Bo hit several needs, filling in a bunch of 1990s cards that I had never seen before. I haven’t had time to update the want lists yet, but I know I’ll be crossing off several entries thanks to this blind trade.
You’ll notice at the bottom a few non-Reds. In addition to my hometown Cincinnatians, I also collect cards of Doug Dascenzo and Shawon Dunston, as well as non-Reds cards of Eric Davis, Buddy Bell, Chris Sabo, Dave Parker and Kurt Stillwell. And if I ever get organized (ha!), I’ll probably add more names to that list. But Bo was kind enough to throw in some cards of these players that I had not yet obtained.
I love doing blind trades, though I don’t do it as often as I used to. It wasn’t very long ago that I gifted thousands of cards to a friend in the area, so I don’t have much in the way of non-Reds cards to trade anymore. Luckily, Bo was looking for some items that I just happened to still have and was more than happy to send away.
Thanks for the trade Bo!
A few days ago, I posted a picture of one of my most prized baseball cards, the 1989 Upper Deck Ken Griffey rookie card. But that’s not the only thing I purchased with my Christmas money…
In those stacks, I have:
- 13 non-Reds Chris Sabo cards
- 64 Shawon Dunston cards
- 92 Cincinnati Reds cards
- 7 Doug Dascenzo cards
- 2 Kurt Stillwell cards
- 3 Dick Perez art cards (2 Canadian Greats and 1 Diamond King)
The Sabo, Dunston, Dascenzo, and Stillwell cards will all be displayed at some point on All-American Baseball Cards, which has not been updated since June (but that will change!). The Reds cards will be tucked away in my binders.
New to me, that is.
This assortment of Kurt Stillwell cards was purchased from Sportlots and Amazon. This knocks the total Stillwell cards that I need down to fourteen. You have no idea how stoked that makes me, even though I know the remaining cards will be somewhat difficult to track down at reasonable (to me) prices.
You can see my Stillwell collection in progress on All-American Baseball Cards. There is a wantlist posted there, and I’ve been posting a card a week for three weeks now. The frequency of posts will begin to pick up soon, and when I’m done with Stillwell, I’ll be focusing on this guy…
Another one of my favorites from the late 80s/early 90s was Doug Dascenzo of the Chicago Cubs. I knew I didn’t have this Cubs Marathon card yet, so I decided to go ahead and purchase it along with the Stillwell cards above. I was a bit disappointed when it arrived and I saw it was bigger than the standard 2.5×3.5. Bigger isn’t always better, especially when it comes to baseball cards. Talk about a storage nightmare.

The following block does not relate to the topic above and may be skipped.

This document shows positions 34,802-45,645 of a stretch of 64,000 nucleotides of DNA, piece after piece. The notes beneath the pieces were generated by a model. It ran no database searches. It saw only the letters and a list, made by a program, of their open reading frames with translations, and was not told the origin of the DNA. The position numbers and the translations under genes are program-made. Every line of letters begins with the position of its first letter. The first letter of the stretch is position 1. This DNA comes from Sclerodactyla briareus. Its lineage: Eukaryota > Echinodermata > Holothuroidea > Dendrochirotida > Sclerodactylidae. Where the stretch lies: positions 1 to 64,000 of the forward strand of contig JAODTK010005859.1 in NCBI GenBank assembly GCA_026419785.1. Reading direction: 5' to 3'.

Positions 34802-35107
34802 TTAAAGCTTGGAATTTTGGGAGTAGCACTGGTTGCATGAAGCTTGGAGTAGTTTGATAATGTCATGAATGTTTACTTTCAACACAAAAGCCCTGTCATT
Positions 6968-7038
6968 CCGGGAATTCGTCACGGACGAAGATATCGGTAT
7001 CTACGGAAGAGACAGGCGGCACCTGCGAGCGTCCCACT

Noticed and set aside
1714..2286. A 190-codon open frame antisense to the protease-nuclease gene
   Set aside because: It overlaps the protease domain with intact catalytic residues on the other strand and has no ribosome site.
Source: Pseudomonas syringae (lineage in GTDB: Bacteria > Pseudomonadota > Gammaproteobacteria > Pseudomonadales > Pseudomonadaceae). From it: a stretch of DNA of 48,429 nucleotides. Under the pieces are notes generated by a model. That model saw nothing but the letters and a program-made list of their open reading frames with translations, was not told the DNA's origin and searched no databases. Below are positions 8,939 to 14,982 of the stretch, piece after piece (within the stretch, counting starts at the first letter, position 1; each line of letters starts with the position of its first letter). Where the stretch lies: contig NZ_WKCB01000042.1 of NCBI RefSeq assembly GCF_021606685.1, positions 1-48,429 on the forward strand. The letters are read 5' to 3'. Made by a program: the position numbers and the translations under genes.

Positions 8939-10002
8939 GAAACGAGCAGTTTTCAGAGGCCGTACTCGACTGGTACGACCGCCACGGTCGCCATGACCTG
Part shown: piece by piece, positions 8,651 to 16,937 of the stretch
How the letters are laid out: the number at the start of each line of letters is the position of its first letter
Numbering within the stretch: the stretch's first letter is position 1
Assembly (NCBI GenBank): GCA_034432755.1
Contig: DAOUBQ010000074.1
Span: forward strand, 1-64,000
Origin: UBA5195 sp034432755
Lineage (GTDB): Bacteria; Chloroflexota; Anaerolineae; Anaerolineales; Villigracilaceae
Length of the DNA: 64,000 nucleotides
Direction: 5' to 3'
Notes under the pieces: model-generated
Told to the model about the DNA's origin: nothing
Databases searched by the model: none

I’ll be organizing my Dascenzo cards soon, as well as Shawon Dunston, Lou Piniella (player and manager), and Billy Martin (as a manager). Wantlists will be posted on All-American Baseball Cards when they are completed.
If you have any Stillwell cards laying around that I don’t already have, or Dascenzo or Dunston or Piniella or Martin, let me know. We might be able to work out a deal.
Small as in tiny. Not mini. Micro. I bought the 1991-1993 Topps Micro sets.
I didn’t realize Topps put out complete sets in this form from 1991-1993. I have seen a few singles at times, but I always assumed they were Cracker Jack prizes.
These things are insanely small. I’ve only been through the 1993 set so far. It was opened, and I didn’t realize that until I got home, and it was missing the “Prism” cards that were supposed to be included. That kinda stinks because Ken Griffey Jr. is one of the “Prism” cards. But all the Reds were present, as well as Griffey, Eric Davis, Bo Jackson, and some other non-Reds that I enjoy collecting.
My favorite baseball teams are the Chicago Cubs and the Cincinnati Reds. I was born and raised in northern Kentucky, not even fifteen minutes away from Riverfront Stadium, so the Reds is a no-brainer. The Cubs is a bit more fun to explain, for me at least.
When I was in high school, my dad would take me to ballparks instead of beaches during summer vacation. I’ve been to Yankee Stadium, Shea Stadium, Fenway Park, the old Three Rivers, old Comiskey, new Comiskey, and Tiger Stadium among others. But the best was Wrigley Field. The year was 1989, the Cubs were in the middle of a pennant race, and Jerome Walton was on his way to the Rookie of the Year award. We sat in the right field bleachers with a bunch of drunks and loudmouths, but that just made the experience better. Rick Sutcliffe was pitching that day, and all the stars were in the lineup: Mark Grace, Ryne Sandberg, Andre Dawson, Walton, and Dwight Smith. I can’t remember the specifics of the game, even the opposing team (I think it was the Expos, but can’t be certain), but I do remember for sure that the Cubs won! Cubs won! Holy cow!
From that day forward, the Cubs were my favorite team. As a baseball card collector, I was already a fan of the stars. I would have rooted for Grace as the NL ROY in 1988 if it weren’t for Chris Sabo being in the league that year. Dawson was a monster slugger, and Ryno was a great second bagger. But it was that day at Wrigley that forever cemented my love for the Cubs.
My favorite Cubs of all-time come from that era, most already mentioned above (minus Dwight Smith, never really went crazy for him). Others include Greg Maddux, Doug Dascenzo, and Shawon Dunston. In fact, Dunston was my favorite overall player for a few years in the 1990s.
Now, I haven’t followed baseball much since the late 1990s. I’ll try to catch a game here and there, and will sort of follow the playoffs, but I don’t know much about who the big stars are today besides the obvious: Jeter, A-Rod, Bonds. I couldn’t tell you who is playing for the Cubs now other than a couple of pitchers (Wood and Zambrano…Prior left, right?). I’ve tried to get back into it, but I’m older and have other distractions that I didn’t have in grade school when I was first learning the game. I will try again this season, but I’m still not sure. Maybe if I start picking up some cheap packs of ballcards that will help me. We’ll see. In the meantime, I’ll continue to remember that magical year of 1989, when I fell in love with the Cubbies.